“Please,” she said in a rush of air. Sam wrapped his arms around her waist and relished the feel of him. It was like being cradled in cashmere covered steel. Leaning into him, she rubbed her head gently against his arm. He moaned softly and held her tighter. The muscles in his chest rippled behind her, and his bicep flexed deliciously against her cheek. “I need to see you.”

Eyes still closed, she turned in his arms as he said softly “Samantha.”


Sam tumbled out of bed and landed on the floor with a thud. Breathing heavily and lying amid her tangled bedclothes, Sam stared at the bland white ceiling of her soon-to-be former apartment.

“Talk about a buzz kill,” she said to the empty room. “Typical. I can’t even get good sex in my dreams.” She puffed the hair from her face and pushed herself up to a sitting position. Sam grabbed her cell phone off the nightstand and swore softly when she saw the time. She was going to be late. Crap.


The steamy August air swamped Samantha the moment she stepped foot onto the cracked New York City sidewalk. On any other day the stifling summer streets of Manhattan would drive her crazy—but not today. Sam smiled. Today was her last day of work. No more horrid tourists with even more horrid tipping skills. No more nights spent fending off her married and truly unfortunate looking boss. No more waitressing at T.G.I. Friday’s in Times Square. Thank God!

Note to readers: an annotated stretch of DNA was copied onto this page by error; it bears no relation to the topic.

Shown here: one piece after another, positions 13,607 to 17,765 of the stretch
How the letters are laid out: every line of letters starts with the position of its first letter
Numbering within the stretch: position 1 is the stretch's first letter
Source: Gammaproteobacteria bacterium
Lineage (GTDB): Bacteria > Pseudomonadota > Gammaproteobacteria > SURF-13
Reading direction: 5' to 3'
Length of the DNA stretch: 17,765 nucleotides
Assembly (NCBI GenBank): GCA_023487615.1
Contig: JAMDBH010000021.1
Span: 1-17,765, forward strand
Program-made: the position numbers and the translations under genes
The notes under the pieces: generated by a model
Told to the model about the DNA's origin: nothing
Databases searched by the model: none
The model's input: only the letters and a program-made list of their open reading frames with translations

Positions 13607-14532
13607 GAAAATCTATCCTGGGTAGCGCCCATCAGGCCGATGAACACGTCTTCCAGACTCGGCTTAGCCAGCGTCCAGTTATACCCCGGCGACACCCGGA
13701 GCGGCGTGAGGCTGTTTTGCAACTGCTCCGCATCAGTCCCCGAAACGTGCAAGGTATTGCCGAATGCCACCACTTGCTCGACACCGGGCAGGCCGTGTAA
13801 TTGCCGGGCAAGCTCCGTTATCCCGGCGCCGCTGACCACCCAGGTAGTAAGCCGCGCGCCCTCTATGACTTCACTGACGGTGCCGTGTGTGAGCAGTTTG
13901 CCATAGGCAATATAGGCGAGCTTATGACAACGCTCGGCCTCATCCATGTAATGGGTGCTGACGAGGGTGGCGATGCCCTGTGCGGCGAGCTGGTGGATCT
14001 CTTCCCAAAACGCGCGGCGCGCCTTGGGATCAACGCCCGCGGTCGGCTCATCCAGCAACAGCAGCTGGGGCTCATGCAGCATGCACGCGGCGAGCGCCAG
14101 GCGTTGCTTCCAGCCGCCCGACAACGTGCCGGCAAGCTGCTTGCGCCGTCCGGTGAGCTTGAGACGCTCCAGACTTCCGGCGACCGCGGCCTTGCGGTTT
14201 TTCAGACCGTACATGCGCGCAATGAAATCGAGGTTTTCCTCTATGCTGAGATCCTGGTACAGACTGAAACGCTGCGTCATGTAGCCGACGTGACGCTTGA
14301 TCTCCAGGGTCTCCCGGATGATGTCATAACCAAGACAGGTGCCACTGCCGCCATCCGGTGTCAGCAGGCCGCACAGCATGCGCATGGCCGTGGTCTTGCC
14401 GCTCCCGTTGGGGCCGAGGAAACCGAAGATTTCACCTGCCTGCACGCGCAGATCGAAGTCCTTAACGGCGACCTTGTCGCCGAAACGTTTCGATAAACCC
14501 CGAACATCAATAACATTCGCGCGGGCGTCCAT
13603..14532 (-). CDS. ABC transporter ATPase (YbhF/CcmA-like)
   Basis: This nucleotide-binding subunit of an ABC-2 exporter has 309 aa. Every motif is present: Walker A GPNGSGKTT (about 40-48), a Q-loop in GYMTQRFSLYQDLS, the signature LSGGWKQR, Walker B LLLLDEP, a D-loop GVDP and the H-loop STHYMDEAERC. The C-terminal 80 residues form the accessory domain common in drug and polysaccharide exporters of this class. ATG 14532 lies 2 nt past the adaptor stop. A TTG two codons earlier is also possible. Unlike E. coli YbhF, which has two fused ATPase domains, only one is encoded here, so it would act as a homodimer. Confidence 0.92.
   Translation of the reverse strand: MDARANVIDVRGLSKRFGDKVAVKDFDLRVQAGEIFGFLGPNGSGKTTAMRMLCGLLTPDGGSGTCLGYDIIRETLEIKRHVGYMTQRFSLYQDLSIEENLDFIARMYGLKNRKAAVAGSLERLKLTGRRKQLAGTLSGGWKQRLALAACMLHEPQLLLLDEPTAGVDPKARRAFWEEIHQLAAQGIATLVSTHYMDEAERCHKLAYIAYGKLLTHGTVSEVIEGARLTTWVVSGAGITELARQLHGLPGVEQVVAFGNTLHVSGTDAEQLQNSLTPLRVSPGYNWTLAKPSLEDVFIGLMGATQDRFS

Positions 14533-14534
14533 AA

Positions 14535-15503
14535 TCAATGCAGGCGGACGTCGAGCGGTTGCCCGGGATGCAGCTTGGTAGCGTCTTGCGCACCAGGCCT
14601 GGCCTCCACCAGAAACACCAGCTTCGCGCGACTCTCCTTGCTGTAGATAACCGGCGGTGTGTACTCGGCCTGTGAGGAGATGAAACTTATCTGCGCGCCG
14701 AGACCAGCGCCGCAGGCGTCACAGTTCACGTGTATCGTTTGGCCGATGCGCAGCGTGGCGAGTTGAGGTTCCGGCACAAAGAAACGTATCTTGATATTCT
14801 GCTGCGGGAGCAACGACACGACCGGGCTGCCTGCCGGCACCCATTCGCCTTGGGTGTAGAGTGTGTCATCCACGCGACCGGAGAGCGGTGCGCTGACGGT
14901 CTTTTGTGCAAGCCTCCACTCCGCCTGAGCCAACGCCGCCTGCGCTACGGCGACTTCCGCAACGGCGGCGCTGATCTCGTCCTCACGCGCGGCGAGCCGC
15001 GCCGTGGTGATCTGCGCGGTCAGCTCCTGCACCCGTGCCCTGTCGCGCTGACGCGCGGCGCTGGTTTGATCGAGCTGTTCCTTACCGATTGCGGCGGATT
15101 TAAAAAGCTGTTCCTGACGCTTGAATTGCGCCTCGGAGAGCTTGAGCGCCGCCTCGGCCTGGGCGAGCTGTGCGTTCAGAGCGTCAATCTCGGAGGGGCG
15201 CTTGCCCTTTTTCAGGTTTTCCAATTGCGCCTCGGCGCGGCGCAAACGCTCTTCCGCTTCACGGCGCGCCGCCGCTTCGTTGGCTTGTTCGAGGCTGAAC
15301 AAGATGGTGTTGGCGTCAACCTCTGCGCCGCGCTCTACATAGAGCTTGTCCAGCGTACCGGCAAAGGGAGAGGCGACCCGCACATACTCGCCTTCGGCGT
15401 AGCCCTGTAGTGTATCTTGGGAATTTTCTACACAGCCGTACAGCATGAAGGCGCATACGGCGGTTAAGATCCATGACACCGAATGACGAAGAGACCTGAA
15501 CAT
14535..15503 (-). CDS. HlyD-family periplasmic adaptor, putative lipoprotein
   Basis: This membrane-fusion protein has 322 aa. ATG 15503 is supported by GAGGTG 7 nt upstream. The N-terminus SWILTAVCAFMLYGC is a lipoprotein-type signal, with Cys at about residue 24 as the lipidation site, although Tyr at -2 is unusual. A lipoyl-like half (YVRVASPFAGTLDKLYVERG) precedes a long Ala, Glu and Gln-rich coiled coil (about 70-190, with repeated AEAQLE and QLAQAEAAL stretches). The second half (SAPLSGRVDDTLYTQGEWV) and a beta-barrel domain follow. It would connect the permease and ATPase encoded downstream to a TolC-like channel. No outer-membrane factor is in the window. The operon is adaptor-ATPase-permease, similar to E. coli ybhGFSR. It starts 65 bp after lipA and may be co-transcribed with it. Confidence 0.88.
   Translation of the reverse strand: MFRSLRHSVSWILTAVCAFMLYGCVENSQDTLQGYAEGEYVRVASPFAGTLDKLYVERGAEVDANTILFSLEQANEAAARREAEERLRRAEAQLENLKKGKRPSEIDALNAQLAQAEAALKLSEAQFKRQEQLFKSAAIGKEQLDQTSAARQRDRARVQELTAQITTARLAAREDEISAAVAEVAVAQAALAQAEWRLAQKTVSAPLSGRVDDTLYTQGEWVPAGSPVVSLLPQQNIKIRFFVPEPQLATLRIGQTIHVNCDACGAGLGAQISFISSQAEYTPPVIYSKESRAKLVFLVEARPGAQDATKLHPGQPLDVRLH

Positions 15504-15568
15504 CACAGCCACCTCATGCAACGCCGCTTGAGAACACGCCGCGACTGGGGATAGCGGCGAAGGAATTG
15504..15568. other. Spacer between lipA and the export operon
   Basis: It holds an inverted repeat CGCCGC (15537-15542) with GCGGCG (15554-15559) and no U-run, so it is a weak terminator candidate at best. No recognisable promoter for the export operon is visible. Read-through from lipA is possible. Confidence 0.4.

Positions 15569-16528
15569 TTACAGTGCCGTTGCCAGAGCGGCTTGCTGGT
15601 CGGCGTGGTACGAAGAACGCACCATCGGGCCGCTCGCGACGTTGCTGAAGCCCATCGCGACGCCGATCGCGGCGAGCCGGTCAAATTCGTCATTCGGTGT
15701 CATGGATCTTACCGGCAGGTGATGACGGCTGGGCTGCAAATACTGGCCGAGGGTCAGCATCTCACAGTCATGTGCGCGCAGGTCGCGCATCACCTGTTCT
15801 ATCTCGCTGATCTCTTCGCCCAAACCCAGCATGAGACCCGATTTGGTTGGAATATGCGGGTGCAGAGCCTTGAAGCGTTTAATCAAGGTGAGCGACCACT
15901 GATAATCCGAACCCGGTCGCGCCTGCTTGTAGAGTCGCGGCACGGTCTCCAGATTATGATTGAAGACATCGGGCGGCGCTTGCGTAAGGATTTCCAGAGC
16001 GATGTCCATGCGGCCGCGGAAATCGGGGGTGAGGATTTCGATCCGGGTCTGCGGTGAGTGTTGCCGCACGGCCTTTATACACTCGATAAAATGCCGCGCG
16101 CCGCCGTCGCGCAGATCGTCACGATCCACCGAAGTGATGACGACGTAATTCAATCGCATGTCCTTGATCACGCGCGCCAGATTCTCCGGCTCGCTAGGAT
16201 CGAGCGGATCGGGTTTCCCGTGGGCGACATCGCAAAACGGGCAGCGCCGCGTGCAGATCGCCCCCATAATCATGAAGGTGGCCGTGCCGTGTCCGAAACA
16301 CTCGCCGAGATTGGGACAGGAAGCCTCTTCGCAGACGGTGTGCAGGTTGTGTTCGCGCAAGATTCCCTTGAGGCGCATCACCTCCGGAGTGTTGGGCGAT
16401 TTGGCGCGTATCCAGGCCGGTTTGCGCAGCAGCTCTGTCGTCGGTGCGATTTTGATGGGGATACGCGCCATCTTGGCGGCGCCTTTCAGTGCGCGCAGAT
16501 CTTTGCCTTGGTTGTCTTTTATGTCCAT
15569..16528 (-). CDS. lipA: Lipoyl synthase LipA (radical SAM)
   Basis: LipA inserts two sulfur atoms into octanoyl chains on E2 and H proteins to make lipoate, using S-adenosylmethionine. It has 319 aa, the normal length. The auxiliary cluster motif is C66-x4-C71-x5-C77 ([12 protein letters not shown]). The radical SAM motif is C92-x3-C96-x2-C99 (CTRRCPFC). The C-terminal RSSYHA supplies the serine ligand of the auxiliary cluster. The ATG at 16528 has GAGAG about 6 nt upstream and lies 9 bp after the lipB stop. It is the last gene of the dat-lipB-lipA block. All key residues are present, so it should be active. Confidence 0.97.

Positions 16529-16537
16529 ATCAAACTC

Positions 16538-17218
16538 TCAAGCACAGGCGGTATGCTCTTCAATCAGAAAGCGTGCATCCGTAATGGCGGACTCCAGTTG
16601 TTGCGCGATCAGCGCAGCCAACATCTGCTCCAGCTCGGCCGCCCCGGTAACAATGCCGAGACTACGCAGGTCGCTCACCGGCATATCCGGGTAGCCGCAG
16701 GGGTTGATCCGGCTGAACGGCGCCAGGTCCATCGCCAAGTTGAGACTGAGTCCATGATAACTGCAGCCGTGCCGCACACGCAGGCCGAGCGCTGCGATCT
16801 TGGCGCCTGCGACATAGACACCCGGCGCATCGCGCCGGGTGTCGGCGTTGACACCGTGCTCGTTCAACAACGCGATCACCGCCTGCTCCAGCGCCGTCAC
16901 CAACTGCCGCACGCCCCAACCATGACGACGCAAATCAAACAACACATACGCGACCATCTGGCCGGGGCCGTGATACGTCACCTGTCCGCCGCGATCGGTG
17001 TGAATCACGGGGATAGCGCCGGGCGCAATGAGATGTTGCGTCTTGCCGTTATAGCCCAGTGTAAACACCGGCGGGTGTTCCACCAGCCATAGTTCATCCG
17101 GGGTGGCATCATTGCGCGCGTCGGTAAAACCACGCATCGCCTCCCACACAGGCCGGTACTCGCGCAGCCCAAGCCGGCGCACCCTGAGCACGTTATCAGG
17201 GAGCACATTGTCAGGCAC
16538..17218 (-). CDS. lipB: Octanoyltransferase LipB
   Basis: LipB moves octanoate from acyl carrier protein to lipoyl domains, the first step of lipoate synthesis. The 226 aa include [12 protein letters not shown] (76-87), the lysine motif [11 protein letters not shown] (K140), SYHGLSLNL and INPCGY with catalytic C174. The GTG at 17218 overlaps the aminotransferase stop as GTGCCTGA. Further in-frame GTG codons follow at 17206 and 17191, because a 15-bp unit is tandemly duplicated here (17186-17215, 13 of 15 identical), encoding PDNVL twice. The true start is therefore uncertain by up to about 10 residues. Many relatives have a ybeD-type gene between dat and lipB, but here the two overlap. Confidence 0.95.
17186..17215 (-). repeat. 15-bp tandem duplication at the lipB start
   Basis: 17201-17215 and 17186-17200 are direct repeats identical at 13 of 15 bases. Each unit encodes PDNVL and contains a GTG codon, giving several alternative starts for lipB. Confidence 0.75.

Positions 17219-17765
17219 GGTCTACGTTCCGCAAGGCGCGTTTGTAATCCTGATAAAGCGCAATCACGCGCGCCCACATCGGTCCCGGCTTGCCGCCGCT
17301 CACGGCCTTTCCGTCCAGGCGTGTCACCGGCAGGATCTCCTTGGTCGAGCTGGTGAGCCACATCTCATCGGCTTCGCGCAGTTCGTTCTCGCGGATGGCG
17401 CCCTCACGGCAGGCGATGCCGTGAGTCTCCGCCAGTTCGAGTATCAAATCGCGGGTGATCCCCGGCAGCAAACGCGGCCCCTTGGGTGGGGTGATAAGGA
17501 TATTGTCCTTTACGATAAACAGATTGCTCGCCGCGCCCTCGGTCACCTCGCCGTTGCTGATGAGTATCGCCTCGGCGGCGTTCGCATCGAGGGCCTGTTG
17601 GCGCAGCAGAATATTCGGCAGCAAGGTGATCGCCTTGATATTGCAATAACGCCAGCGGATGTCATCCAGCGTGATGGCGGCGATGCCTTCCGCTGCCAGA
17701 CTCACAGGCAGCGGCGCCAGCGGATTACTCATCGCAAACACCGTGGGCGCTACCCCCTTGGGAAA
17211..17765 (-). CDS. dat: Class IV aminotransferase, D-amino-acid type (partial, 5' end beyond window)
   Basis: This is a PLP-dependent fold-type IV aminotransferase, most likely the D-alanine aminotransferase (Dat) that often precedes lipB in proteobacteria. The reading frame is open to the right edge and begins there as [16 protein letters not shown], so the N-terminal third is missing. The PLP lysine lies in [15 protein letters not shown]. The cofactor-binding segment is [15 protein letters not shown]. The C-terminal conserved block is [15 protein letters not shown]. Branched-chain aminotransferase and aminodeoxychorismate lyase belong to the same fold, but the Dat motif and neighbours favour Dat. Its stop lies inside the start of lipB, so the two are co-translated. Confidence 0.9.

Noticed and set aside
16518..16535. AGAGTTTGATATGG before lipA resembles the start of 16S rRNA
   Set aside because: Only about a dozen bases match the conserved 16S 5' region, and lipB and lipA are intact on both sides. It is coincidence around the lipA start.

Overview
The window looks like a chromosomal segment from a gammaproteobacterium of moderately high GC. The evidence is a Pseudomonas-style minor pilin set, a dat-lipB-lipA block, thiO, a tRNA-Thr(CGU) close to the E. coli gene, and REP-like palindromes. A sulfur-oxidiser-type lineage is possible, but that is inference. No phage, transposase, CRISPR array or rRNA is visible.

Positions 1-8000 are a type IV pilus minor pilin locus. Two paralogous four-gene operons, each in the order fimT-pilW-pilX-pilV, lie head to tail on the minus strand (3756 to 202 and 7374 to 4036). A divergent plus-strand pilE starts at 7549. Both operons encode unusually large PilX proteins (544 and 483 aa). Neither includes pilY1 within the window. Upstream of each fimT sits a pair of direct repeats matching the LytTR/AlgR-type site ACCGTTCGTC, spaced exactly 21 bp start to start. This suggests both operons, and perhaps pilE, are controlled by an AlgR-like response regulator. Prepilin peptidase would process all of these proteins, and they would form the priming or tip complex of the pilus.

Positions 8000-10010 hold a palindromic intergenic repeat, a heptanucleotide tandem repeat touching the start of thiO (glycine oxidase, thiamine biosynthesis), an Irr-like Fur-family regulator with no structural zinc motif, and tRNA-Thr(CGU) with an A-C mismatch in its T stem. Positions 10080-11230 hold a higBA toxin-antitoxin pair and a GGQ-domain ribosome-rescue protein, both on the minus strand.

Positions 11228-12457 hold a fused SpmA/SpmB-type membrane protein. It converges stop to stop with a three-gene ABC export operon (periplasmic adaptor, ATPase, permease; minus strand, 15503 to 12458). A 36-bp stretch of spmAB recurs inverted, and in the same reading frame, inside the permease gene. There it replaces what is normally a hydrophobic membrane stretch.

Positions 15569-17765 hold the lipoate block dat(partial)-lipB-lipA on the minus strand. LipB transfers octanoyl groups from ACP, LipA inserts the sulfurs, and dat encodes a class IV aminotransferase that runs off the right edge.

Sam let out a large sigh, a mixture of exhaustion and relief, and slipped her aviators on with a cursory glance up to the towering buildings. She squirmed slightly as sweat began to bead on her brow and trickle down her back. Adjusting the heavy backpack, she wove her way through the pedestrian-riddled city and nestled the small iPhone ear buds snuggly into her ears. She hit shuffle on the slim iPod. A familiar tune filled her head; she couldn’t help but walk to the beat as she wove her way through the minefield of tourists. Samantha mumbled the occasional “pardon me, excuse me” as she navigated the slow-moving gawkers in Times Square. Why did they feel the need to stop and look at every skyscraper? This was another part of living and working in New York City she definitely would not miss.

Sam trotted down the steps into the subway station and pushed her sunglasses up onto her sweaty head. She swiped her card in the turnstile and slid through the narrow gateway toward the platform. Stealing cursory glances at the various subway-goers, her attention was captured by a young woman who was clearly fresh out of college. She reminded her of herself—about ten years ago. Sam smiled and shook her head as the train screeched its way up to the platform. The hot air blast that accompanied it actually provided momentary relief from her sweaty state. She pushed her way into the crowded train with the rest of the subway rats, and her gaze wandered back to the young co-ed. She sat almost expectantly on the seat across from her, as if her lifelong dream may come leaping to life right in front of her at any moment.